• 1/2 cup to 1 cup of fresh basil leafs
  • fresh pizza mozzarella
  • 1 strip of bacon (or omit and substitute with 1 tbsp of olive oil)
  • 2 cups chopped red cabbage
  • 1 onion finely chopped
  • 2 white mushrooms sliced
  • 1 tbsp butter
  • t tbsp whole wheat flour
  • 2 cloves of garlic, minced
  • 1-2 tsp fresh thyme
  • 1 cup of milk
  • 1-2 cups of shredded cheddar/jack cheese
  • salt and pepper to taste


What you do:

  1. Start by preparing the dough. I always activate the yeast first, but do whatever you’re comfortable with. Put 1 cup of warm water in a large mixing bowl, stir in the honey until it dissolves then add the yeast. Let it sit for a few minutes, until it’s all dissolved and foamy. Add in the olive oil and herbs.
  2. Mix in 1 cup of the flour until it is smooth, then add the next cup. Add the remaining flour about a quarter cup at a time, stopping once the dough holds together in a nice ball. It shouldn’t be too tacky or too dry, just perfect! I think I used about 2 1/2 cups, but it will depend on where you are and what type of flour you are using.
  3. Knead for a bit.
  4. Let it sit in a bowl covered with a tea towel for about 45 minutes. Rise.
  5. While the dough is rising, start preparing the toppings and sauces! Oh, and also preheat your oven to 425* F
  6. In a small skillet start to fry up your bacon or, heat up the olive oil (maybe add a pinch of salt as well).
  7. Once the bacon is cooked or your oil is warmed, add the cabbage, and onions. Cook until veggies are soft. Taste test to check for salt and pepper.
  8. Next mix up your basic beschamel sauce. In a small saucepan add 1 tbsp of butter. Once it has melted mix in the garlic and thyme, then 1 tbsp of flour. This is called a rue. Then slowly, whisking as you go, mix in your milk. Keep over a medium heat and continue stirring until your sauce thickens to a loose sort of custard consistency.
  9. At this point your dough has probably risen (that is if you chopped up all your veggies during the rising time as well), so punch it down and divide it in half.
  10. Roll out both pizza crusts into whatever sort of shape you want them, and place on greased pizza pans, stones, or cookie sheets.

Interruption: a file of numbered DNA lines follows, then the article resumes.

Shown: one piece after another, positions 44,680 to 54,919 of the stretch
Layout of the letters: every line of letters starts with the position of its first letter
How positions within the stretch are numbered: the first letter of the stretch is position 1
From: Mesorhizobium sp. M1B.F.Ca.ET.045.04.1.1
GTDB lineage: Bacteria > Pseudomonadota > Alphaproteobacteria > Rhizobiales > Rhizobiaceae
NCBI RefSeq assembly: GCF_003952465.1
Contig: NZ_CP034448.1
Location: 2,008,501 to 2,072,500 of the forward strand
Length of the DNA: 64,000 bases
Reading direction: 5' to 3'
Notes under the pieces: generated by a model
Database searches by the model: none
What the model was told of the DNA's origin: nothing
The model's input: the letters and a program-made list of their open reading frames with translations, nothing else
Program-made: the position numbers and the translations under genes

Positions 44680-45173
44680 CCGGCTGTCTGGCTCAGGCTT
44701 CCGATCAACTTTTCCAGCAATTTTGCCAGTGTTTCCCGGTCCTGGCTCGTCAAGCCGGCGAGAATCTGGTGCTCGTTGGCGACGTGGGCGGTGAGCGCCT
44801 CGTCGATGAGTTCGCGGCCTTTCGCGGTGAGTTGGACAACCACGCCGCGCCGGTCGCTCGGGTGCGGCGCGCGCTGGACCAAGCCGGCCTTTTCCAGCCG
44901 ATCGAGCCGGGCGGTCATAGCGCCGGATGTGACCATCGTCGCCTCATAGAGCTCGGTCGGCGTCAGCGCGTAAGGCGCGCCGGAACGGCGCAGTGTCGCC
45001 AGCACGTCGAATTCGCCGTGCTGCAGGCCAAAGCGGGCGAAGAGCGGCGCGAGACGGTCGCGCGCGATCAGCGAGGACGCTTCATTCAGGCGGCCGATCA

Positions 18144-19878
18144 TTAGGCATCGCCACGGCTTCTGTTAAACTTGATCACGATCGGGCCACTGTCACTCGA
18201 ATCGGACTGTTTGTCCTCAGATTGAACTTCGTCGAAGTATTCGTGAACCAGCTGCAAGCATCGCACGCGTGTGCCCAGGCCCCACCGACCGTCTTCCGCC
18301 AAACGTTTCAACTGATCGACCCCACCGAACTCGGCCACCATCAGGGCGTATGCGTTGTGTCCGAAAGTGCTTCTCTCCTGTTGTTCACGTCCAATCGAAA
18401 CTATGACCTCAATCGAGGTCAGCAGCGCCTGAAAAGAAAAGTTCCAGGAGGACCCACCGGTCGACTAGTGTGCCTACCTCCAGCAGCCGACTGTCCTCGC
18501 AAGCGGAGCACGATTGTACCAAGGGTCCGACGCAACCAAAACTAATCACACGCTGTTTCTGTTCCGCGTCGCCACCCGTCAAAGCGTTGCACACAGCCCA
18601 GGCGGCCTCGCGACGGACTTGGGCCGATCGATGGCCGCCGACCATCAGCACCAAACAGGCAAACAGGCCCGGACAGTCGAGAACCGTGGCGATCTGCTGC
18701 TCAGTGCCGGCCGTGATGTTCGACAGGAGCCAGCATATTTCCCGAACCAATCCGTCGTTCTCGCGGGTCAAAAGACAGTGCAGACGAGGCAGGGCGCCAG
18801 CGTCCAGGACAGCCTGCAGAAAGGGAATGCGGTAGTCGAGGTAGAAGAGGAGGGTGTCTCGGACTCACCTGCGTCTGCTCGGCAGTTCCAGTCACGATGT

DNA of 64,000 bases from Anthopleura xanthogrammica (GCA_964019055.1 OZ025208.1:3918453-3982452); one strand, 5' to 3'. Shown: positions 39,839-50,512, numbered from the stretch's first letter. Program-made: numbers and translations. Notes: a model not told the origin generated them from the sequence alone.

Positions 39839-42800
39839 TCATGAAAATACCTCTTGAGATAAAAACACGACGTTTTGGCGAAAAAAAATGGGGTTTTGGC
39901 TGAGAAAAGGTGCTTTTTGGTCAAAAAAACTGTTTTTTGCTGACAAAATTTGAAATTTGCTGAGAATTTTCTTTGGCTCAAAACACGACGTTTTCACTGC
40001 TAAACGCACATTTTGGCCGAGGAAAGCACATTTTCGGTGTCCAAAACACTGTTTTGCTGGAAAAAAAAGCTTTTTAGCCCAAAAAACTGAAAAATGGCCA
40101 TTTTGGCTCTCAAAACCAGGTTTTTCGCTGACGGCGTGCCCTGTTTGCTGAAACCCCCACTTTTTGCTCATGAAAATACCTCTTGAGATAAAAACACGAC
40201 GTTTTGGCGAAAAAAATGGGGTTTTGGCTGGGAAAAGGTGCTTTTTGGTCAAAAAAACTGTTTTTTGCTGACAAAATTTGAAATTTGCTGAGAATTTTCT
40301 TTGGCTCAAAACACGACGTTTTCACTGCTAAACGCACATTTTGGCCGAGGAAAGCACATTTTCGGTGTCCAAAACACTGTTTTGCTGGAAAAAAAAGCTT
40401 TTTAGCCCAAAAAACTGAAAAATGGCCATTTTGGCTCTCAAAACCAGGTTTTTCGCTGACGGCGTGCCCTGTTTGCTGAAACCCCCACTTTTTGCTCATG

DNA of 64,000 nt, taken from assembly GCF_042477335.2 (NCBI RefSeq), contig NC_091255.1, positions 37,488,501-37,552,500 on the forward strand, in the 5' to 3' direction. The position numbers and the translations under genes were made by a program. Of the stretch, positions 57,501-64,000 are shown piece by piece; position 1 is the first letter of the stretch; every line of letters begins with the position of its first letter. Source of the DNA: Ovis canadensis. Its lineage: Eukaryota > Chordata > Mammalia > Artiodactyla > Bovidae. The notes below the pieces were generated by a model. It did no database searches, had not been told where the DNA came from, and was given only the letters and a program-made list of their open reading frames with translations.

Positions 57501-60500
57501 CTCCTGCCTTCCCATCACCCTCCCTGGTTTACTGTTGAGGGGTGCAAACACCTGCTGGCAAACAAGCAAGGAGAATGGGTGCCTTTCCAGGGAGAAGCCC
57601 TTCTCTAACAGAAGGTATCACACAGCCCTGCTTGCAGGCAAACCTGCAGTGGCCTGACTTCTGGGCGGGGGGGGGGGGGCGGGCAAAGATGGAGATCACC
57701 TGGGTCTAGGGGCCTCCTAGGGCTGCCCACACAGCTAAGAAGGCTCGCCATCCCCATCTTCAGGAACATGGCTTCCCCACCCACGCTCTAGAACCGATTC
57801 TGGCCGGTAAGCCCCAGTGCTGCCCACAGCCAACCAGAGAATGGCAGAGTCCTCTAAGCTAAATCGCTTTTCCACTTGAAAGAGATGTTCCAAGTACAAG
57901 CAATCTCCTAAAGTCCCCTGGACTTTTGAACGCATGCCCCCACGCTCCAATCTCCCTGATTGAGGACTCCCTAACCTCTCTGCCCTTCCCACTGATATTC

11. For the margarita pizza, drizzle some olive oil on the crust first, then lay down a layer of the diced tomato. Dot the top with thick round slices of mozzarella cheese and top with pepper. We’ll add the basil after it has been in the oven.
  12. For the white sauce pizza, take your beschamel sauce and cover the crust. Next add the cabbage/bacon/onion mixture, and the sliced mushrooms. Then top with your shredded cheese, and drizzle any remaining beschamel sauce, and place any extra mushroom slices, to make it look even fancier.
  13. Place in the preheated oven for 15-20 minutes. I’d check it at 10 minutes, and go from there.
  14. Once the pizzas come out, top the margarita pizza with the basil (either leave the leafs whole, or chiffonade) and slice them both up to serve in the center of your table.
  15. Enjoy!

That’s that. Simple, takes about an hour, delicious, really flexible to what you have on hand, and pretty to look at.

Let me know what you think? Do you have any interesting pizza ideas?


4 thoughts on “Food for thought. Recipe. Pizza two ways. What does that have to do with anti-individualism?

    • Thank you! Yea, give it a try and let me know what you think :) I’d love to see pictures too – it’s always interesting to see other peoples take on a recipe.

  1. I am really looking forward to making the red cabbage pizza! I think it will go over with the test bunny. There is a lot of research in quantitative vs. qualitative aspects of life (health care, etc). There is pro’s and con’s to most things. And a good balance of both is most likely best for everyone. . . and what is best for dinner? A balanced plate, aka one slice of each pizza!